course, having originally organized for the transportation of coal to market
as its principal object, the company has early secured, and has since lost
no opportunity of securing valuable tracts of coal lands, both in the Lackawanna
and Wyoming Valleys. From these lands, partly owned and party leased, they
have increased their production from 97,000 tons in 1853, to 2,500,000 ton
in 1870. This is independent of large quantities carried for other producers.
To this vast traffic is to be added a very large business in the transportation
of iron rails, ore and pig iron, together with lumber, hides, leather, etc.
The local passenger traffic is chiefly confined to the Morris & Essex Railroad,
which running out of New York, into one of the finest portions of New Jersey,
carries large numbers of people to and from the city. On taking possession
of this line, the Delaware, Lackawanna & Western Railroad Company set about
correcting abuses that had almost reached the dignity of custom, especially
those relating to square self- protection with a desire to accommodate the
public—using only the means they found ready in their hand—the company
was for a time soundly abused; but their efforts made quietly, and as fast
would permit, have apparently been successful in removing the chief cause of
complaint, and enemies are becoming friends.
One of the curiosities of the growth of this enterprise (which now embrace over 700 miles of railroad and 30,000 acres of coal land, representing an investment of nearly $100,000,000) is the development of the city of Scranton. From a village of less than 1,000 people in 1852, it has grown to be the third city of Pennsylvania in population- numbering about 40,000 inhabitants-and exceeded only by Philadelphia and Pittsburgh. This has been the result of the opening of the Delaware, Lackawanna & Western Railroad, both North and South, which affords an outlet for the products of the immense industries that make the Lackawanna and Wyoming Valleys among the busiest places on this continent. Immense rolling mills, huge blast furnaces, extensive locomotive works and machine shops are some of the materials which have gone to make up the rapid growth of Scranton, but the development of the recent coal fields must be regarded as the chief source of its flourishing condition and increasing wealth.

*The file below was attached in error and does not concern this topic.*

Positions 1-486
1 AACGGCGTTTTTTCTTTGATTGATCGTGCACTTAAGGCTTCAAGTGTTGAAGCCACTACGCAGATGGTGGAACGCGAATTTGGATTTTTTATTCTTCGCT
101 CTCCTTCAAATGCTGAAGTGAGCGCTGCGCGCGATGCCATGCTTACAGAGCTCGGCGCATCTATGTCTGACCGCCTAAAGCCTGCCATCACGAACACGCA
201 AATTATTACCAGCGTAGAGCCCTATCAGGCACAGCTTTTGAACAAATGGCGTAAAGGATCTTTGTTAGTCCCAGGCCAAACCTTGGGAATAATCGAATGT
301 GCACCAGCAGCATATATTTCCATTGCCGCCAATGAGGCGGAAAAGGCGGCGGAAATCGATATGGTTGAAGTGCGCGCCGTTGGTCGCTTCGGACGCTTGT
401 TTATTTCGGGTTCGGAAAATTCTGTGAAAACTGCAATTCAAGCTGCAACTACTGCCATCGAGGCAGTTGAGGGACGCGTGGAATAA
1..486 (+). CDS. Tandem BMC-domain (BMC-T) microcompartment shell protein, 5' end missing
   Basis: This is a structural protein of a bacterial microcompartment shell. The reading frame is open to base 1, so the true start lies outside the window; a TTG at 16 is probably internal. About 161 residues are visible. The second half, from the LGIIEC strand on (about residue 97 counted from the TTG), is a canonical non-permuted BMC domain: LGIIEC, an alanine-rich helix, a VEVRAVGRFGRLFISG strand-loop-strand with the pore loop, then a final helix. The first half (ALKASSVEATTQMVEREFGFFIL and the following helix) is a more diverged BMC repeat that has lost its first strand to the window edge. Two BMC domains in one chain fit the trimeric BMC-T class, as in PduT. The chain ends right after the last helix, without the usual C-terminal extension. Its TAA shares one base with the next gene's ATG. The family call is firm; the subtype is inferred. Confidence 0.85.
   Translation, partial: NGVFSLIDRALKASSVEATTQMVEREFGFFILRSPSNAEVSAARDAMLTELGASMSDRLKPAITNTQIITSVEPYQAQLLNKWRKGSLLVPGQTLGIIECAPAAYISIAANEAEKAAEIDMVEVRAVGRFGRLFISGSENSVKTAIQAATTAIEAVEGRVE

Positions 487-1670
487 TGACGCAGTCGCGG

It is well known that the corporation thus described originated and still
continues the system of monthly auction sale of coal, at each of which they
dispose of from 80,000 from to 100,000 tons of what is known in the market
which though chiefly mined in the Lackawanna Valley, and being identical with
other coals, called Lackawanna coals, early received a distinctive
name of the place where the headquarters
of the company's mining operations were located.
The first regular auction sale was held early in 1863, and with few interruptions from strikes and floods, these auctions have been kept up with satisfaction to the company and the customers until the ninetieth sale has been held.
Several attempts have been made by various interests to discourage these sales,
but their success and gratifying results indicated their regular continuance.
In the place where these sales are made extensive improvements have been made,
showing a desire on the part of the company to provide, a pleasant, well-ventilated
and commodious room in which to receive the numerous and increasing assemblage
of purchasers who attend the auctions.
The officers of the Delaware, Lackawanna & Western RR Company at present are as follows: President, Samuel Sloan; Treasurer, A.J. Odell; Secretary, Charles E. Carryll; Managers, Wm. E. Dodge, [name not readable], Geo. Buckley, John J. Blair, Rufus R. Graves, S.B. Chittenden, John Brisbin, George Bliss, Percy R. Pyne, W.W. Phelps, J.H. Scranton, James Blair, Denning Duer, W.G. Hunt.
A few of the enterprises now contemplated by the company are indicated in
bills passed in the New Jersey Legislature and others, the passage of which
will be secured at the session which opens tomorrow. The most important is
the boring of a new tunnel through Bergen Hill, about a mile north of the one
now controlled by the Erie Railway Company. The right of way for this tunnel
has already been purchased, Legislature authority has been secured, and the
work will soon be commenced. It will be 4,000 feet in length, and will cost
$1,000,000. A well known firm of contractors have offered to do the work at
this price, though no contract has as yet been entered into.
Among the bills to be presented to the Legislature are three authorizing the company to construct branches at different points for the accommodation of its coal and local trade.
—New York Standard